The Hoosiers are looking to the past to visualize their future

Five banners hang in the rafters of Assembly Hall casting a championship-sized shadow over the legendary arena.

For some, it represents the past success of Indiana basketball and how far the program has fallen from grace. However, first-year head coach Mike Woodson and his team have chosen to look at the banners like marking the “X” on a treasure map.

“S–t, every time we step out on the floor, before we break huddle, I tell the team ‘look at those Big Ten titles, look at the national titles,'” Woodson said during the team’s media day on Monday. “There’s history here, man. We’re not here just to play, man. To me there’s always been a lot at stake here even when I played here.”

Woodson is no stranger to the significance of basketball at IU. He played for the Hoosiers under head coach Bob Knight for four seasons from 1976-80. In his junior year, the Indianapolis native averaged 18.5 points and  6.7 rebounds a game in route to raising an NIT championship banner.

The following year, with the help of Isiah Thomas, Woodson led the way to a Big Ten regular season championship banner.  At the time there were only three national championship banners, but they motivated Woodson to chase his goals. Something he is trying to get through the heads of his current players.

“Yes, that’s Coach Knight hanging in the rafters, that’s all they need to know. I got to push ’em in that direction to make sure that they understand we’re playing to win a Big Ten and a national title, nothing else, man.” Woodson added.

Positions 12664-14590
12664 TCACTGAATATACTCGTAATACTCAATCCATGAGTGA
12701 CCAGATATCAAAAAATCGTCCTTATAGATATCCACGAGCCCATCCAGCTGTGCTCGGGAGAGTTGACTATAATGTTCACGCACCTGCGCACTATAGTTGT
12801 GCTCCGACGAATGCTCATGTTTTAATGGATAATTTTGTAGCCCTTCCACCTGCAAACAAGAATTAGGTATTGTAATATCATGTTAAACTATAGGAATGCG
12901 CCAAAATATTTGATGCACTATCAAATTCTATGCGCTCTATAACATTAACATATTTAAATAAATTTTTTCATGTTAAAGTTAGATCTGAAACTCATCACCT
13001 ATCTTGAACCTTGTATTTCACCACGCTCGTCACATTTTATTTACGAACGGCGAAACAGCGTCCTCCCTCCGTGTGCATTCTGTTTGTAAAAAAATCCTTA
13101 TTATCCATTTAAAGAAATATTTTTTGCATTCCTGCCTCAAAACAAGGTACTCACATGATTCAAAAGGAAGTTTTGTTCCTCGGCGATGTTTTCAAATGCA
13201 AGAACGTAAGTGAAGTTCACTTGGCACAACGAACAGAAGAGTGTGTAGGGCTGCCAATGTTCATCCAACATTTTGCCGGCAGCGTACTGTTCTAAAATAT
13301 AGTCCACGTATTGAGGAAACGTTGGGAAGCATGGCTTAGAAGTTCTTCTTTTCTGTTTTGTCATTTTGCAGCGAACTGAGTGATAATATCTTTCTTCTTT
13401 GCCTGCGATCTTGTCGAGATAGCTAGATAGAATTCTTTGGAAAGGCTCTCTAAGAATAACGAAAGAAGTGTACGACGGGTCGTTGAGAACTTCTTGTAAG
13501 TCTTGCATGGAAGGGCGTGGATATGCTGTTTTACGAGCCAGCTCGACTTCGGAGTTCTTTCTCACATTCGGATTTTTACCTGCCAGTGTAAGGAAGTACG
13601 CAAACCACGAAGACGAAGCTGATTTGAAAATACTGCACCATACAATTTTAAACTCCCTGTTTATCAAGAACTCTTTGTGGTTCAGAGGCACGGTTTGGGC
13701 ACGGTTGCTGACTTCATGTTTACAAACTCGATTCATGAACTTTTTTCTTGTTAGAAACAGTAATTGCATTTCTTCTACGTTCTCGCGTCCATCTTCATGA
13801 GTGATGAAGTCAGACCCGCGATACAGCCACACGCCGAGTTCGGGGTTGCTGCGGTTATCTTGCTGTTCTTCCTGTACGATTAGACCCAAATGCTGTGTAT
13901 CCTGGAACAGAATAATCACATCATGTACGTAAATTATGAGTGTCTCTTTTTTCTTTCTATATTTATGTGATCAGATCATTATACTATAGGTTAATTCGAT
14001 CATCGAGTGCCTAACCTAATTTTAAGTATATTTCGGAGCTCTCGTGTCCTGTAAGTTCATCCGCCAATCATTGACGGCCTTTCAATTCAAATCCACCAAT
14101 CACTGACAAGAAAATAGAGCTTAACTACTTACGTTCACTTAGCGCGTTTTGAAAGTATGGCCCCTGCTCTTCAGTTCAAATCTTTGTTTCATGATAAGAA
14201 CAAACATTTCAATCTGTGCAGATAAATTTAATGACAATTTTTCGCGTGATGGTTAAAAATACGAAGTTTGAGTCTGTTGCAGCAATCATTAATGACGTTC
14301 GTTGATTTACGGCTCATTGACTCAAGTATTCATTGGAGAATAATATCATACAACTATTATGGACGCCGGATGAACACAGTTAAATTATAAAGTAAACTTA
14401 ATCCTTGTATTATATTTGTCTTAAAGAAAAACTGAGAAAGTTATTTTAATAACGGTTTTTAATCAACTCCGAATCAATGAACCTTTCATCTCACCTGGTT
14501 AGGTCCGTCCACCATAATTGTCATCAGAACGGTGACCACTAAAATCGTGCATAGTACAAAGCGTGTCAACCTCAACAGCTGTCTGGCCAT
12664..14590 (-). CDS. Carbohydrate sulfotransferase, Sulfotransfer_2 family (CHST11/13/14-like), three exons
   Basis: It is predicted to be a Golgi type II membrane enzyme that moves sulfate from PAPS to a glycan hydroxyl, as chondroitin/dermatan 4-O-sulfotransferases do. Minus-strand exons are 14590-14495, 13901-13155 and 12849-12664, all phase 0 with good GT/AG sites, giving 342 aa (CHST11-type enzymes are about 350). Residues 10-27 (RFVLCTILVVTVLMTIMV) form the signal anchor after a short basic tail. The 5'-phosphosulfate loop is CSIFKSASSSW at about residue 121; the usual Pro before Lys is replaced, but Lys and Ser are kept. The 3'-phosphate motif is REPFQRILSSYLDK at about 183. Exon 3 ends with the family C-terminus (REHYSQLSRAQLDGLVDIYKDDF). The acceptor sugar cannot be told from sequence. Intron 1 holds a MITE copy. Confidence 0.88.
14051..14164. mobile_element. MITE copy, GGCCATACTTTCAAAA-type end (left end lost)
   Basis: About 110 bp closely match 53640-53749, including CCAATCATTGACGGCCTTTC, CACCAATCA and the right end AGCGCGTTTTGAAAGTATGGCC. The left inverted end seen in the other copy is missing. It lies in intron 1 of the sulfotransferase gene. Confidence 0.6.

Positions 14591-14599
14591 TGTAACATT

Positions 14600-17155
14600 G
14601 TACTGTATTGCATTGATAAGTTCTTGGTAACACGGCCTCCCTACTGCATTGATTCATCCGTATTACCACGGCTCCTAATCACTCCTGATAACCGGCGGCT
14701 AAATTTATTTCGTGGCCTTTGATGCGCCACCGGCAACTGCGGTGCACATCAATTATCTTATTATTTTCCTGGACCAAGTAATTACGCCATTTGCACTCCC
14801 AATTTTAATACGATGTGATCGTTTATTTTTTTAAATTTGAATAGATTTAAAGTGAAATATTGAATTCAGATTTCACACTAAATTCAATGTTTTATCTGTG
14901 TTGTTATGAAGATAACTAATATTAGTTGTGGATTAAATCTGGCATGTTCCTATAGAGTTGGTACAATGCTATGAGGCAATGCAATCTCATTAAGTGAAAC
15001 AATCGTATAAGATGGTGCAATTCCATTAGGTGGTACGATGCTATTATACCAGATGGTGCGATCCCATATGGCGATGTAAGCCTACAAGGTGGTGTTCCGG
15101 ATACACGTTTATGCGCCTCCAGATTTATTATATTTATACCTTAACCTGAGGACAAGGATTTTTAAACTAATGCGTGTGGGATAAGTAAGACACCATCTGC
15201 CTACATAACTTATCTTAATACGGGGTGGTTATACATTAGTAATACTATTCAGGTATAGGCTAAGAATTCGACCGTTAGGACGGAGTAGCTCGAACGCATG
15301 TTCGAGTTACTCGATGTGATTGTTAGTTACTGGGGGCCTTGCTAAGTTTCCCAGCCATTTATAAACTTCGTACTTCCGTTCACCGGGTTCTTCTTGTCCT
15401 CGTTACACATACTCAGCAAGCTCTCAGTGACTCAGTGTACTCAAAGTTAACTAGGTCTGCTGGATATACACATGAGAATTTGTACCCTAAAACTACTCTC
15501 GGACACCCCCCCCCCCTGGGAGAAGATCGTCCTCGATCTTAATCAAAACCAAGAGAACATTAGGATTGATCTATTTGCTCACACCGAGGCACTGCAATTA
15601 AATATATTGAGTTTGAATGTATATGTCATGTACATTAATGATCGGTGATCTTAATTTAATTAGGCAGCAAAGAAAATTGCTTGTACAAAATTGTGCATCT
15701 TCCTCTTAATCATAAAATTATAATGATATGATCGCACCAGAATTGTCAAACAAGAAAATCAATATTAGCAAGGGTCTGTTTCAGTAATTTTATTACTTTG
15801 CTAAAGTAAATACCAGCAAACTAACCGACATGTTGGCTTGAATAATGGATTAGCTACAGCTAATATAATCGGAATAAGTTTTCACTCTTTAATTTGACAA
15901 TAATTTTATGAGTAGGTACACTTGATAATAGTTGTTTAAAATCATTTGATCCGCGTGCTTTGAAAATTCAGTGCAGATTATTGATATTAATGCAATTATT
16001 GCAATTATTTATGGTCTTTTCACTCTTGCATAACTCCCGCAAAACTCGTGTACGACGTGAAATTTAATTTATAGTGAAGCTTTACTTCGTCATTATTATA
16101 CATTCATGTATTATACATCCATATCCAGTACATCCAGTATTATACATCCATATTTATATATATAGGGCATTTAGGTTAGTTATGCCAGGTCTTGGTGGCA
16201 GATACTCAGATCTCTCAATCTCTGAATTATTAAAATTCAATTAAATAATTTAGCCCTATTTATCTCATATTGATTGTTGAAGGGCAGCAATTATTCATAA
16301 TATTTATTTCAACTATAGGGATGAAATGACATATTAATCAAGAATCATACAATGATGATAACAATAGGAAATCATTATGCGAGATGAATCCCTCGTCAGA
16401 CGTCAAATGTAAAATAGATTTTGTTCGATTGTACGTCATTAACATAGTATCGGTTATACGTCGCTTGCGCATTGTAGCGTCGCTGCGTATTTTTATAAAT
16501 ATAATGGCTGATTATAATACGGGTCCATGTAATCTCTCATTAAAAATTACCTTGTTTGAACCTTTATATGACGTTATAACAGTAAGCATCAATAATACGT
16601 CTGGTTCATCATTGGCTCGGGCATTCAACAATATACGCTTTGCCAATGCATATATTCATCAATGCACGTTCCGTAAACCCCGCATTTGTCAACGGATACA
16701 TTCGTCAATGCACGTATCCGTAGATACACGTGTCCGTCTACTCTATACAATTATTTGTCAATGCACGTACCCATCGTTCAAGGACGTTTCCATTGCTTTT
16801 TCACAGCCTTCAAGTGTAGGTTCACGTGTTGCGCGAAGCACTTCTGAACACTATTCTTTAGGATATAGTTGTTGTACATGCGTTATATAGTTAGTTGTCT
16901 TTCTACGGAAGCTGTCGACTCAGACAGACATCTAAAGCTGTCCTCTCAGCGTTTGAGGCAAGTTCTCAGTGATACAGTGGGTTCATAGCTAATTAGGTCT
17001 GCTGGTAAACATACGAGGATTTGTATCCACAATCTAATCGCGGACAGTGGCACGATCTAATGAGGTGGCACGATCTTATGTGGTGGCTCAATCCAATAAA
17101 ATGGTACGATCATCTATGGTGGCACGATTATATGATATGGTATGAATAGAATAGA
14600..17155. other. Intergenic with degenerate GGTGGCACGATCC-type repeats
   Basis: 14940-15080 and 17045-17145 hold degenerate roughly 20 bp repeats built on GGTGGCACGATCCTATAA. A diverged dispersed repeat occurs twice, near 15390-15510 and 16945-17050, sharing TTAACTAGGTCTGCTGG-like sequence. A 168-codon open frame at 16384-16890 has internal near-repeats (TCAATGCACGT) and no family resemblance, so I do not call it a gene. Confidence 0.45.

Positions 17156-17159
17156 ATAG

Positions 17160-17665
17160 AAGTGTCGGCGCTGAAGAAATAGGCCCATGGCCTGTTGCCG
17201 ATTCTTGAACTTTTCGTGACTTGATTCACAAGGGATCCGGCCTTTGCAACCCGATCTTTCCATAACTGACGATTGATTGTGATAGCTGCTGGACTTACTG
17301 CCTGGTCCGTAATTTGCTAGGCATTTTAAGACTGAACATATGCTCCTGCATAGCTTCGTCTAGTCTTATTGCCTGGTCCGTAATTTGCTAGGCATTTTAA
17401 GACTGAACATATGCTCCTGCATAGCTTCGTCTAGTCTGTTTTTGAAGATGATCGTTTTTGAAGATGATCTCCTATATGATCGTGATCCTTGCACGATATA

Last year, the Hoosiers did not come close to raising any kind of banners. They were 12-15 overall and 7-12 in the Big Ten. However, that was a different regime.

The team has seemingly bought into Woodson’s style and technique. The banners are just another way that he is trying to build team chemistry by unifying the team under one common goal.

“It reminds us everyday when we look up at the banners and that’s what’s important, it’s something that we work for. We’re not just working for ourselves, we’re working for each other. We all want to see each other succeed and we want to win together,” sophomore guard Trey Galloway said of Woodson’s tactic. “I think with us being able to look at that after and before practice, it gives us the extra boost and keeps us prepared, and I think it’s going to help us for sure.”

The 63-year-old Woodson was hired by athletic director Scott Dolson in late March. He decided to leave his job as the New York Knicks assistant coach to become the head coach in Bloomington. He wanted to be the man to turn around his alma mater, and compete with the likes of Kentucky, Duke, and Kansas.

Ultimately, he wants to see his team hang another banner.

“I came back here for one reason and one reason only — to put this team back on top. I know there’s a lot of work that’s got to be done. I’m not new to this,” Woodson said.

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